Speech policing, censorship, punishing thought-crimes and political correctness bullying and the stifling of dissent are becoming common and accepted tools of ideological  domination by, of all people, liberals. These un-American tactics can only be opposed effectively by men, women and organizations possessing character and courage. We have recently seen little of either of these qualities, especially from the worst offenders, corporations that instantly jettison any high-visibility employee who dares to upset an activist mob with unfashionable political or social views.

Birgeneua, an educator, had an opportunity to teach; instead, he ran. That response teaches too: in one respect, it teaches capitulation and conflict avoidance as the path of least pain and resistance, a false lesson that our current leadership in Washington appears to have embraced completely. On the other hand, it teaches those who despise a free exchange of ideas, and who deride not just non-conforming positions but the virtue of all who hold them, that coercion works.


Sources: Washington Post 1,2,3

Graphic: Wellyousaythat

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11 thoughts on “Ethics Quote Of The Week: Former Princeton President William G. Bowen

  1. Bowen was absolutely right to tell the students off, but his admonishment frankly means nothing of substance. Those that were not too drunk to notice or care what he had to say probably just shrugged their shoulders and said “but the other guy’s NOT here, so we win, we can take a dressing down from some second-stringer.”

    The fact is that the very word “liberal” which previously was identified with freedom and openness, is rapidly headed toward joining “peace” in the moral gloss container. It’s just a title that’s applied to decidedly illiberal actions to make them seem right or at least palatable.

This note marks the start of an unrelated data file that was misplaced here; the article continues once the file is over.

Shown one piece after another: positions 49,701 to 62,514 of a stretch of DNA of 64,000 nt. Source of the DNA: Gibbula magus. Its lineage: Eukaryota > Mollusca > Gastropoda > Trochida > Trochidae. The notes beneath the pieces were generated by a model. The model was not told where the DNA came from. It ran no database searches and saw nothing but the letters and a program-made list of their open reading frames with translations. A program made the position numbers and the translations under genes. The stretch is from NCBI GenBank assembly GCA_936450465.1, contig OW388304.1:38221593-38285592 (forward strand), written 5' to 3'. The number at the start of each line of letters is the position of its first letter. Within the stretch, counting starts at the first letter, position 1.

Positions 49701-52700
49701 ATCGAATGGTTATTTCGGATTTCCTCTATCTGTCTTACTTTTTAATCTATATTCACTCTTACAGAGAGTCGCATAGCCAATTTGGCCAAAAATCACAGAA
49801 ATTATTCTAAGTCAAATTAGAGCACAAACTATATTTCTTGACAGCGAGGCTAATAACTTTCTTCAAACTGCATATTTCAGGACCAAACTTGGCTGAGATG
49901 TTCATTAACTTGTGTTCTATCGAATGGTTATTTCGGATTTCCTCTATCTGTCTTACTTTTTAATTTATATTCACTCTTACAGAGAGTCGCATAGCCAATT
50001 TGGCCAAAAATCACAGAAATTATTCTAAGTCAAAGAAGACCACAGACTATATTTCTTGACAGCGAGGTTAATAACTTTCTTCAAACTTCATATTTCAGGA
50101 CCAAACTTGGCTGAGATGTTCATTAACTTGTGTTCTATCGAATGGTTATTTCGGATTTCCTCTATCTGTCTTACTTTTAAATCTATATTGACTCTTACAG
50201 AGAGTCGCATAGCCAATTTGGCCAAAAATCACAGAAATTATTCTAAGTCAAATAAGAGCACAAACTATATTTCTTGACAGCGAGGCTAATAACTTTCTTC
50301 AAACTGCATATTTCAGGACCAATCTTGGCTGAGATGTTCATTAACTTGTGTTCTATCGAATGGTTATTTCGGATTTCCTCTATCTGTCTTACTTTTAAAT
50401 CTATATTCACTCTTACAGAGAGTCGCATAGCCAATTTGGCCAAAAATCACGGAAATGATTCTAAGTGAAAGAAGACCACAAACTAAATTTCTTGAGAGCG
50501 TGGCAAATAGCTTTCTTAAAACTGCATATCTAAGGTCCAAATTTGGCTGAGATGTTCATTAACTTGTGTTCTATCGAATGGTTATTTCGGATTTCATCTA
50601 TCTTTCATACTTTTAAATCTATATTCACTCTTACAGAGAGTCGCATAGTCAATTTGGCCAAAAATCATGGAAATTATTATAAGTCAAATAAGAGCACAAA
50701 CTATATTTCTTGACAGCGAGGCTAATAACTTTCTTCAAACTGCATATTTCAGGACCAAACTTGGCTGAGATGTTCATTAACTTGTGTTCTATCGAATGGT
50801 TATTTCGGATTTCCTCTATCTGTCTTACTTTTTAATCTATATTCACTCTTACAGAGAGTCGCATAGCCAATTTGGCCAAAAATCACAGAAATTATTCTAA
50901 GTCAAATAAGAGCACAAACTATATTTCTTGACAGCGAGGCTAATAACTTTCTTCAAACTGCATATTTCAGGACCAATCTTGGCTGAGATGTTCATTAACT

I’m a long-time booster of the military and things military, and I think the absolute pacifism embraced by some fringe folks, i.e. Berrigan and his followers, and the followers of his followers, is idiotic and unworkable. Time and again those folks engaged in what they called “plowshares actions,” usually involving breaching a base fence, pouring blood, displaying a banner with some pat slogan and maybe some minimal amount of damage, and time and again otherwise reasonable people said that they should be cut a break because they were for peace, instead of the Federal judges throwing the book at them, or, even better, base guards actually using the deadly force they are authorized to use. When you strip away the moral gloss of these people being for peace, in the end what are they? Burglars and vandals, that’s what, and burglary and vandalism are generally not actions society can or should tolerate.